Every so often, you’ll see a portrait-of-the-artist documentary that’s so beautifully made, about a figure of such unique fascination, whose art is so perfectly showcased by the documentary format, that when it’s over you can’t believe the film hadn’t existed until now.
THURSDAY FEBRUARY 23, 7:30PM Ralph Hocking: Selected Works
TUESDAY FEBRUARY 28, 7:30PM Ralph Hocking: In Conversation with Peer Bode and Kathy High Replay: YouTube
Ralph Hocking has been a leader in the field of electronic media art since the 1960s, founding one of the first campus-based media access programs in the country at Binghamton University, where he served as Professor of Video and Computer Art and Chair of the Cinema Department until his retirement in 1998.
In 1971, Hocking established the independent nonprofit Experimental Television Center, with a residency and research program for artists, equipment access and training programs for the community, and regional and national exhibition programs.
He has served as consultant, advisor and panelist with such organizations as the New York State Council on the Arts, the University Wide Arts Committee, the Society for Photographic Education, the Massachusetts Arts Foundation, the New York Foundation for the Arts, and many museums and galleries. His personal creative work has been exhibited widely worldwide. He has received support for his work from the NEA’s Visual Arts Fellowship Program and the New York State Council on the Arts.
Peer Bode created an extensive body of work that investigates electronic media events, active perception systems and culture in a career spanning over 4 decades as a video artist. A graduate of Binghamton University’s Cinema Department, Bode studied with Ken Jacobs, Larry Gottheim, Nicholas Ray and Peter Kubelka, and later with Woody and Steina Vasulka, Paul Sharits, Tony Conrad and Hollis Frampton at SUNY Buffalo’s Media Study Program. Bode worked at the Experimental Television Center (ETC) which his lifelong mentor and friend Ralph Hocking established in Binghamton in 1970. At ETC, Bode made his seminal early works while assisting and collaborating with the video artist and engineer David Jones, whose “Jones Frame Buffer” became a signature processor within Bode’s oeuvre. His work has been widely exhibited nationally and internationally at venues including MoMA, Anthology Film Archives, the Whitney Biennial, the European Media Art Festival (Germany), Impakt Film and Video Art Festival (the Netherlands), Viper Festival (Switzerland), among many others. A key figure of the Owego and Alfred schools of video arts, Bode headed the Video Arts Program at the School of Art and Design, NYSCC at Alfred University, where he co-founded the Institute for Electronic Arts (IEA).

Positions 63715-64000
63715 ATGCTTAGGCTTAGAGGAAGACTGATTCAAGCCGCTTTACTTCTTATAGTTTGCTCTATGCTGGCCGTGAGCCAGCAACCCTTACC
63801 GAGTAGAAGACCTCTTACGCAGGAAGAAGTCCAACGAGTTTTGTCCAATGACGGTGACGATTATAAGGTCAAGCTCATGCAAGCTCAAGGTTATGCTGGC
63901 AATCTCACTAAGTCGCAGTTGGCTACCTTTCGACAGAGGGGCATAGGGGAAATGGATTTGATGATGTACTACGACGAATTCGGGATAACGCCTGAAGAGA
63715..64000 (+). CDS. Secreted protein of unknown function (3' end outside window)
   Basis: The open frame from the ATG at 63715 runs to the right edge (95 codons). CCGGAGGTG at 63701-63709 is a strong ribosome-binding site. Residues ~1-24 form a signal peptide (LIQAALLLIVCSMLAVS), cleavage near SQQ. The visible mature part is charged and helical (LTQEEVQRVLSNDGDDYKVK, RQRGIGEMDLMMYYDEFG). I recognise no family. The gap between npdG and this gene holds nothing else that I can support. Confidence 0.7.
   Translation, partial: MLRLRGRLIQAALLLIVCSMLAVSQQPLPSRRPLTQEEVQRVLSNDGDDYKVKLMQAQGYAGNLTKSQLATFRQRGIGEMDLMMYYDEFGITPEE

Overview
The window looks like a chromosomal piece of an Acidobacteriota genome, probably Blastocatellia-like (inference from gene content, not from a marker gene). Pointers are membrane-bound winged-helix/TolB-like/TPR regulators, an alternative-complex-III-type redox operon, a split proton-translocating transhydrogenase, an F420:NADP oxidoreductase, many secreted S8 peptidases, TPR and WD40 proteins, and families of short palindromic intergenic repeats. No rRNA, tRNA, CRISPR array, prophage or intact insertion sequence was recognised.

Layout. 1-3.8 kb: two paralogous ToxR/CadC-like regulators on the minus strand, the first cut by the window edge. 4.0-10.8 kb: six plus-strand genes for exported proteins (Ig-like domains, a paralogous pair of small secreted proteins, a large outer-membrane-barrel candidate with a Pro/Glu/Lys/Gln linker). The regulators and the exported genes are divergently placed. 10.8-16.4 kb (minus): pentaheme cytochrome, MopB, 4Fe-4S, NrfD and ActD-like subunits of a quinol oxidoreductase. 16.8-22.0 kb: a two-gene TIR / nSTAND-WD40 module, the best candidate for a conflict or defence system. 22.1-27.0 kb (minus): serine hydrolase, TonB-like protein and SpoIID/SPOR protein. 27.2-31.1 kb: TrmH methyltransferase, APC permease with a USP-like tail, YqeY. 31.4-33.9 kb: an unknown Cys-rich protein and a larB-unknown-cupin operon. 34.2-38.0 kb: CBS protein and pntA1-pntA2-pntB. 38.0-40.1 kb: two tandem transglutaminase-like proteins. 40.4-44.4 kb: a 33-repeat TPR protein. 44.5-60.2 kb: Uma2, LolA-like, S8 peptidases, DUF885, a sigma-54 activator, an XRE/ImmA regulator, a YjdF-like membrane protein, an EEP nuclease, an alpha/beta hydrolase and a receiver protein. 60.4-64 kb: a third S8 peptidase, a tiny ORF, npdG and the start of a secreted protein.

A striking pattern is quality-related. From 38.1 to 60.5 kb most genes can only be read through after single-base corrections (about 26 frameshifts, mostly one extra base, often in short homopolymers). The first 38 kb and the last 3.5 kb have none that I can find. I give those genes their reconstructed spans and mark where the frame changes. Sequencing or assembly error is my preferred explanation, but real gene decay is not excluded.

Kathy High is an interdisciplinary artist working with technology, art and biology. She collaborates with scientists and artists, and considers living systems, empathy, animal sentience, and the social, political and ethical dilemmas of biotechnology and surrounding industries. She has received awards including the Guggenheim Foundation, Rockefeller Foundation, and National Endowment for Arts. Her art works have been shown at documenta 13 (Germany), Guggenheim Museum, Museum of Modern Art, Lincoln Center and Exit Art (NYC), UCLA (Los Angeles), Science Gallery (Dublin), NGBK (Berlin), Festival Transitio_MX (Mexico), MASS MoCA (North Adams), Para-site Gellery (Hong Kong) and Esther Klein Gellery, Science Center (Philadelphia). High is Professor in Arts, and a lab at the Center for Biotechnology and Interdisciplinary Studies, Rensselaer Polytechnic Institute, Troy.